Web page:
An article about an eight year-old girl not being feminine enough is making the rounds of the internet this morning. Give the masses a little time to get outraged and we’ll see if it actually “goes viral”. Here’s a link to Huffington Post’s coverage if you haven’t seen it.

My first thought wasn’t, “how dare they”. Rather, I thought, “hey, that little tomboy looks me at that age”. She might have been my sister or cousin or tomboy best friend. The resemblance is uncanny:

tomboys

Left: Me circa 1992. Right: Sunnie rockin’ a sweet Steeler t-shirt today.

As an eight year old I didn’t feel comfortable in my own skin – a little chubby, a little nerdy – but I was not yet burdened by the paralyzing self-consciousness of adolescence. Dressing however I wanted eased that awkwardness. A haircut from the boy’s section of the stylist’s handbook. A favorite pair of stonewashed overalls rocked least once a week – despite a distinct lack of farm work. Spandex shorts and Mickey Mouse t-shirts worn with abandon. I was one comfortable kid.

To add to the similarities between Sunnie and I, all of this happened at a parochial school.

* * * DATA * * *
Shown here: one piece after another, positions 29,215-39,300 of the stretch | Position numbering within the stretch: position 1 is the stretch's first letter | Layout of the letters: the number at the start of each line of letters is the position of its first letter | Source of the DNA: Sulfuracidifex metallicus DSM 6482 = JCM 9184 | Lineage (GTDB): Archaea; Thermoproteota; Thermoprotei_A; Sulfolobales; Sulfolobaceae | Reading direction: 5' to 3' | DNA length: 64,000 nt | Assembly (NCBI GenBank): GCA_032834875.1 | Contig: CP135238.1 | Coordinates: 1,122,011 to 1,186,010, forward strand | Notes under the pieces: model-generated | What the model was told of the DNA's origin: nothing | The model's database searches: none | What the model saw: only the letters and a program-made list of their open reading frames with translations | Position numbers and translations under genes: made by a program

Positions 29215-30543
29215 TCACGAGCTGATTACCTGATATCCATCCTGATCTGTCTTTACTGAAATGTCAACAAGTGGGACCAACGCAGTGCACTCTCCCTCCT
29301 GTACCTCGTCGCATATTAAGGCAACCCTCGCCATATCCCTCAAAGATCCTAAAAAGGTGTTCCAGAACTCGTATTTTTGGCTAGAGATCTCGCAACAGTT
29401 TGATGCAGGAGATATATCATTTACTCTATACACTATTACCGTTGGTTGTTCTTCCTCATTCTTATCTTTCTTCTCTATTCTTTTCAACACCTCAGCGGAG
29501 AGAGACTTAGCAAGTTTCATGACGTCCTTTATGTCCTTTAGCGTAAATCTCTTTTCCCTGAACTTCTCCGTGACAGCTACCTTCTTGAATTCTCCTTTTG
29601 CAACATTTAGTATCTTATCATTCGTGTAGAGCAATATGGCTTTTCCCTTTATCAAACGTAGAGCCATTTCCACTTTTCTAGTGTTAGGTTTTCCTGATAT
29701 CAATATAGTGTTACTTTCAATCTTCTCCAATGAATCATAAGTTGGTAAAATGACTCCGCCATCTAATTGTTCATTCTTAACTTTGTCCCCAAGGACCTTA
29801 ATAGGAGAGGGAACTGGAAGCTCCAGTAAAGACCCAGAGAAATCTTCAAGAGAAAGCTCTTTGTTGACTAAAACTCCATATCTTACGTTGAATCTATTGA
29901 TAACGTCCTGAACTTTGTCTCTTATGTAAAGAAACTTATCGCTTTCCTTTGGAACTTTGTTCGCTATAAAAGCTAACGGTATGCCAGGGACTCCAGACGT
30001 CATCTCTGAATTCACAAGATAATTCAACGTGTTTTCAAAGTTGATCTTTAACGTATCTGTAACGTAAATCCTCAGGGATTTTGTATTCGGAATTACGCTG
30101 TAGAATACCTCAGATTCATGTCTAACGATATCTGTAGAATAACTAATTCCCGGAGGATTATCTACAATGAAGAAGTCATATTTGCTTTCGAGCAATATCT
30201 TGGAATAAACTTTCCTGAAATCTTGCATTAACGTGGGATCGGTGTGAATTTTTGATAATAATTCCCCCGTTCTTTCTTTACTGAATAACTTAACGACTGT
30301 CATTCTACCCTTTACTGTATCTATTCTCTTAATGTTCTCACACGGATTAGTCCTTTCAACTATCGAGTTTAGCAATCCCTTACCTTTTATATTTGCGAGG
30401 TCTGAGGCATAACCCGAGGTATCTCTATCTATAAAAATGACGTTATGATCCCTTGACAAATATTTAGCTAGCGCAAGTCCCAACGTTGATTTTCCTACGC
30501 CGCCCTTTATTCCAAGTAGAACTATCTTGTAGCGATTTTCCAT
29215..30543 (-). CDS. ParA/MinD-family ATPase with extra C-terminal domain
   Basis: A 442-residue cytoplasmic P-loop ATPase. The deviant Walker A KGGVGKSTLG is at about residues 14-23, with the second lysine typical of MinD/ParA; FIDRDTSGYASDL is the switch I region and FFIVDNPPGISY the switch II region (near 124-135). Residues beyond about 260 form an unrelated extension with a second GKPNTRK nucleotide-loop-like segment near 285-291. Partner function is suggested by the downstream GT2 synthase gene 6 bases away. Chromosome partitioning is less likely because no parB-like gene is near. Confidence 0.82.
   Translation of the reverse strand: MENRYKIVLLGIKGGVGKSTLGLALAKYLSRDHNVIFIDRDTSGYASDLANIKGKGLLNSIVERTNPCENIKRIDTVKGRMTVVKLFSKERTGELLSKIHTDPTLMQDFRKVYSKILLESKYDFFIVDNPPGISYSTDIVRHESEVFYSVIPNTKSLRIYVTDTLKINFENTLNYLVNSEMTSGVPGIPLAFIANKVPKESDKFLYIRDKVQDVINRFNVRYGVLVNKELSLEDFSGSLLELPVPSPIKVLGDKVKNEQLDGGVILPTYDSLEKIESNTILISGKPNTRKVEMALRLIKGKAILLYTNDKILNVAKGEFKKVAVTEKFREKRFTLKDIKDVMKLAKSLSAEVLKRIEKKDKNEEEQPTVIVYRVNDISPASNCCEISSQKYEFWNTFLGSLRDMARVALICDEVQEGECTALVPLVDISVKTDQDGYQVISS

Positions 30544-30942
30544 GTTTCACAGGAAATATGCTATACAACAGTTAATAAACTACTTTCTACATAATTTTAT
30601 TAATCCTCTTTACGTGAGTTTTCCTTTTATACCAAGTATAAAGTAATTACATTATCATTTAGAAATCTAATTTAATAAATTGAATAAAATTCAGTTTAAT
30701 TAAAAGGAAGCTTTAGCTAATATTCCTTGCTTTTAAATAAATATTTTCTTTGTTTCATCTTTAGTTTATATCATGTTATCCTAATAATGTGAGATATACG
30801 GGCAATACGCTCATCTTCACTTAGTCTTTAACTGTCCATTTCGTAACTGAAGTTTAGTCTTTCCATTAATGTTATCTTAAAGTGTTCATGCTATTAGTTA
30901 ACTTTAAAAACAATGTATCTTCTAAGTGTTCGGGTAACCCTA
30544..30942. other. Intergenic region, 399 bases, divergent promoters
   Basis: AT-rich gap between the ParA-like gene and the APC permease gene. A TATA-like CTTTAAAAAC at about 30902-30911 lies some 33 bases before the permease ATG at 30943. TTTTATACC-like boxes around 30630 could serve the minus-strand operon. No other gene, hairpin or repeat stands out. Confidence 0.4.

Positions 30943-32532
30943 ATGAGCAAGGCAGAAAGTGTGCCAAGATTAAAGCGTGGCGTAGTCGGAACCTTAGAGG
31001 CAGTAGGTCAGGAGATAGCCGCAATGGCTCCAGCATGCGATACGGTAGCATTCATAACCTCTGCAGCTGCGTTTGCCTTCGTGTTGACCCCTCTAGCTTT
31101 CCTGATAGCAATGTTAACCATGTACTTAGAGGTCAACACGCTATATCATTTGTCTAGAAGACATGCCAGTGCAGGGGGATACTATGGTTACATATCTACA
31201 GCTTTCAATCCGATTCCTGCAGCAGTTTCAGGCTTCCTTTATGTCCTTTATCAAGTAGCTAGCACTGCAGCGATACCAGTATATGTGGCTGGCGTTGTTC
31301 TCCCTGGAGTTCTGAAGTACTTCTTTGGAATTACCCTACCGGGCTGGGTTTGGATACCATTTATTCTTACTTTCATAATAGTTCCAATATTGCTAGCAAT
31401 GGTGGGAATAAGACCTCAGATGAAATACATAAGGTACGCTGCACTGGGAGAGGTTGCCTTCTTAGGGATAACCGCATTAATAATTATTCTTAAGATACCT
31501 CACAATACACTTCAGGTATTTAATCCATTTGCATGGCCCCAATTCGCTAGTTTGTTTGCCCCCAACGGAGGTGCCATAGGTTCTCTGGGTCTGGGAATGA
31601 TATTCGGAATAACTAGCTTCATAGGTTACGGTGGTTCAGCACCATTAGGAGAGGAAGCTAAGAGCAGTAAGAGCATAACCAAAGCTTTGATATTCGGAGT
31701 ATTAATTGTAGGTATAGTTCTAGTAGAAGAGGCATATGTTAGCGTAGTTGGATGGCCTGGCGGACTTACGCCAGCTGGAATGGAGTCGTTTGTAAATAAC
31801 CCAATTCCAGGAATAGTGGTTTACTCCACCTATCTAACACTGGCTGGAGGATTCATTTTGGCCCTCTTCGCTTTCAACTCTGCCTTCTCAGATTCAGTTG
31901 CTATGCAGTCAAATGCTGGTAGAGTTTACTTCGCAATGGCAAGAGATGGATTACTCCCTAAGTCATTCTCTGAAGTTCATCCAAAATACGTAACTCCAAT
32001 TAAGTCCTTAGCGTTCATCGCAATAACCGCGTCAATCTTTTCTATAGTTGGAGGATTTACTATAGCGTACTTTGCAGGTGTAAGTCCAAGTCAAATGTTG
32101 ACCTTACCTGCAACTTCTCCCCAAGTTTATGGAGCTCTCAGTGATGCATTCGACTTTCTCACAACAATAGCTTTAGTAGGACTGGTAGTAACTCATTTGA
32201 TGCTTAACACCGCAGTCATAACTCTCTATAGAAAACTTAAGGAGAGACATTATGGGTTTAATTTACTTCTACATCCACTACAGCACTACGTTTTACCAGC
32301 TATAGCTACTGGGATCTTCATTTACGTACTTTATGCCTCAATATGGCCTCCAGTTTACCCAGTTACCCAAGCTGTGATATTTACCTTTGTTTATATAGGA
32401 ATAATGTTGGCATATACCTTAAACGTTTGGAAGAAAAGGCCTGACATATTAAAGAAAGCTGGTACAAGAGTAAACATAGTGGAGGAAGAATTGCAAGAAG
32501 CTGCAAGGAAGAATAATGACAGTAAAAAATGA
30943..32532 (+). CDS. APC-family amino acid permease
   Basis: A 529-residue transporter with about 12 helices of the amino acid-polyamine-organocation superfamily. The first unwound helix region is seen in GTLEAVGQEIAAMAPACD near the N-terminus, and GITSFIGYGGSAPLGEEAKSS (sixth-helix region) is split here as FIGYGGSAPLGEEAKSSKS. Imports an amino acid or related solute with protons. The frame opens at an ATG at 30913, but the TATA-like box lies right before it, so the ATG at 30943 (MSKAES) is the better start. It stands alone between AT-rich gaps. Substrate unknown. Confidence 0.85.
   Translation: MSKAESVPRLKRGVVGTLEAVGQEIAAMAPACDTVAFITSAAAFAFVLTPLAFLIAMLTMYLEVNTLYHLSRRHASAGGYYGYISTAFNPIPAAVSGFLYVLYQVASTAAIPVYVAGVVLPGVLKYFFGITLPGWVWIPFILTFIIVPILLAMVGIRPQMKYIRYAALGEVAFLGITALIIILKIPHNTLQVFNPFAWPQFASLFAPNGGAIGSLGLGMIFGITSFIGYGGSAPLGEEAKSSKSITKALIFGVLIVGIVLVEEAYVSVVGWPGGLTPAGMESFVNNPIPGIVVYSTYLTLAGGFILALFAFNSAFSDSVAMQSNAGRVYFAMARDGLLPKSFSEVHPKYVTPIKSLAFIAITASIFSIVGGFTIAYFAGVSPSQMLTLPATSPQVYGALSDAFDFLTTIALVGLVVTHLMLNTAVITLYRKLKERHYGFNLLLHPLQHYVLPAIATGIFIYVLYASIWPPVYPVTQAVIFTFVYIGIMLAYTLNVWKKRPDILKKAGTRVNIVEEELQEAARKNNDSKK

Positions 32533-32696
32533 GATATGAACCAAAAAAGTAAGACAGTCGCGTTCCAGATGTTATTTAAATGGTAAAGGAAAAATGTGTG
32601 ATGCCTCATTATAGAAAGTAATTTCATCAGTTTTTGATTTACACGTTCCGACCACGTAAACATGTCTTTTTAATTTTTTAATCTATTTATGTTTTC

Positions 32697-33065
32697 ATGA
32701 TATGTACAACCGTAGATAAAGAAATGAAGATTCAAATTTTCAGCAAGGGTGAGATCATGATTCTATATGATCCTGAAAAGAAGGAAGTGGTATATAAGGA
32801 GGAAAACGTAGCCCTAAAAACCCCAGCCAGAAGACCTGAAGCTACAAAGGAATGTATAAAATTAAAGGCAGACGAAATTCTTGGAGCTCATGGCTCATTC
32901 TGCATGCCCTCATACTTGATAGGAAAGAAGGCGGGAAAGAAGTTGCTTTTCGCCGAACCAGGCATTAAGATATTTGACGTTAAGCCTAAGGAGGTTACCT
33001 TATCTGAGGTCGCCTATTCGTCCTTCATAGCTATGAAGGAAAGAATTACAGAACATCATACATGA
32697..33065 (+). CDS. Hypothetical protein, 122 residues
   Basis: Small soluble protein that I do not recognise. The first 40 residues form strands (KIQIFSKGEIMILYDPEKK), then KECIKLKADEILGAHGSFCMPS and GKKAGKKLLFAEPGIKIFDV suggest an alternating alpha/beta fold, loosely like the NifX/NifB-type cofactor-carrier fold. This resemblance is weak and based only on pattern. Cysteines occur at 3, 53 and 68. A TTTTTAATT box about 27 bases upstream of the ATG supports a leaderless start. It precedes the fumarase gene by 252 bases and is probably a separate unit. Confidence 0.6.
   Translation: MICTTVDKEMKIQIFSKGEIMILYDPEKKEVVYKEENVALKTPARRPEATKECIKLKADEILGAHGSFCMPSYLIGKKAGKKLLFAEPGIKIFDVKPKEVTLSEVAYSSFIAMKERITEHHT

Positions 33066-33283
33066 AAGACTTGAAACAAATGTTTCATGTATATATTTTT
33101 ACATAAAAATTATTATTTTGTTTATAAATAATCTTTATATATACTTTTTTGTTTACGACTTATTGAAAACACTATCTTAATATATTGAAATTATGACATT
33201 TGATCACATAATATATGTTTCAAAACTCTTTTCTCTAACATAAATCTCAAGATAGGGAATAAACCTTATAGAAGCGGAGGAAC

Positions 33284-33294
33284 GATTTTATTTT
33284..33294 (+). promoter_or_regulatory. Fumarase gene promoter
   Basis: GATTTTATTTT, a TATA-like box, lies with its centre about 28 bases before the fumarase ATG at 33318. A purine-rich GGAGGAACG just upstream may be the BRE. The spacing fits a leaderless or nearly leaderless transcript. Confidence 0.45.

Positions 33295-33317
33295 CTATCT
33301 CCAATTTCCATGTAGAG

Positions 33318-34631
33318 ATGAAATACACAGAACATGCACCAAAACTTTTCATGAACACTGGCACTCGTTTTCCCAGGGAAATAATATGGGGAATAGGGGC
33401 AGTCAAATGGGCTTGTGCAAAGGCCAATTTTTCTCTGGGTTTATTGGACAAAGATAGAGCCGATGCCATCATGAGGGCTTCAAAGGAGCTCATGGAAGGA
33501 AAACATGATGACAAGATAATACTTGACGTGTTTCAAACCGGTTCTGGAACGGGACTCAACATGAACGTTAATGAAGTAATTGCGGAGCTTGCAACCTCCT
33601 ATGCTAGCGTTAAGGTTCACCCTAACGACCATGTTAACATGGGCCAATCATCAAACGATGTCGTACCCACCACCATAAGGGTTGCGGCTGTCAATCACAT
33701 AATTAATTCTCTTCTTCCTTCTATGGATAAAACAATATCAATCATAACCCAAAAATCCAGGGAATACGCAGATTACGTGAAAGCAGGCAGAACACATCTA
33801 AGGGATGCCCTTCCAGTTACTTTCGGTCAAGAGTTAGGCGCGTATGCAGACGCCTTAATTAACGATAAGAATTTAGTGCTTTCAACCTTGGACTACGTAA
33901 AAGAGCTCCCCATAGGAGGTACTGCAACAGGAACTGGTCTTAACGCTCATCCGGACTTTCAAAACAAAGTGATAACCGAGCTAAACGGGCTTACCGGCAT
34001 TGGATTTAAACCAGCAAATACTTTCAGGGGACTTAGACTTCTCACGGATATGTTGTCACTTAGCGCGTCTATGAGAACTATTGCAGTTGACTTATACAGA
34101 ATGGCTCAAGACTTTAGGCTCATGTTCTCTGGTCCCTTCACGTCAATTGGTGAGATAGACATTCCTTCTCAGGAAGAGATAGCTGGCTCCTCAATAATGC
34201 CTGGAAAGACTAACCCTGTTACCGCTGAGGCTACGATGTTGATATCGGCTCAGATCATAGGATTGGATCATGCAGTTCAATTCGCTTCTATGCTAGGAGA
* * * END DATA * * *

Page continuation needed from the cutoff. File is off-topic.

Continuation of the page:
Even those uptight Catholic school administrators back in the day knew a tomboy was just a tomboy. They didn’t read into it. I wish this southern Christian school could do the same. Don’t make this girl’s haircut and clothing choices something more than they are. It’s hard enough being a kid. Navigating social landmines of the playground, learning to multiply, studying geography, deciding if you really like the Steelers or you just like that t-shirt. This kid doesn’t need a group of adults telling her that she is doing it all wrong.

Let’s try having a little goddamn compassion.

This little girl could grow up to be a doctor, a lawyer, a businesswoman, a soldier, a fashion designer, a professional poker player. She could be gay or straight or trans. We don’t know. I doubt she knows. Maybe in twenty years this little girl will look like a larger version of her current self – a short haired, sports lovin’ lady. Maybe she’ll be a goddamn swimsuit model. Maybe she’ll be both.

Right now, she is just a kid.

My tomboy phase never really ended but finding comfort there allowed me to become who I am today. I am most comfortable in jeans and a hoodie with my hair pulled back. This utilitarian style just make sense to me. On the other hand, I’ve also grown to enjoy getting gussied up:

glamgirls

Playing dress up isn’t just for kids.

In this day we can take what we want from each gender’s stereotype and make it our own. A dress today. Jeans tomorrow. Awesomeness forever. Even if some people are still catching up to this idea it sounds like Sunnie’s grandparents are already telling her this.

Hopefully their (our?) positivity can outweigh the school’s bigotry. Hopefully.

Advertisements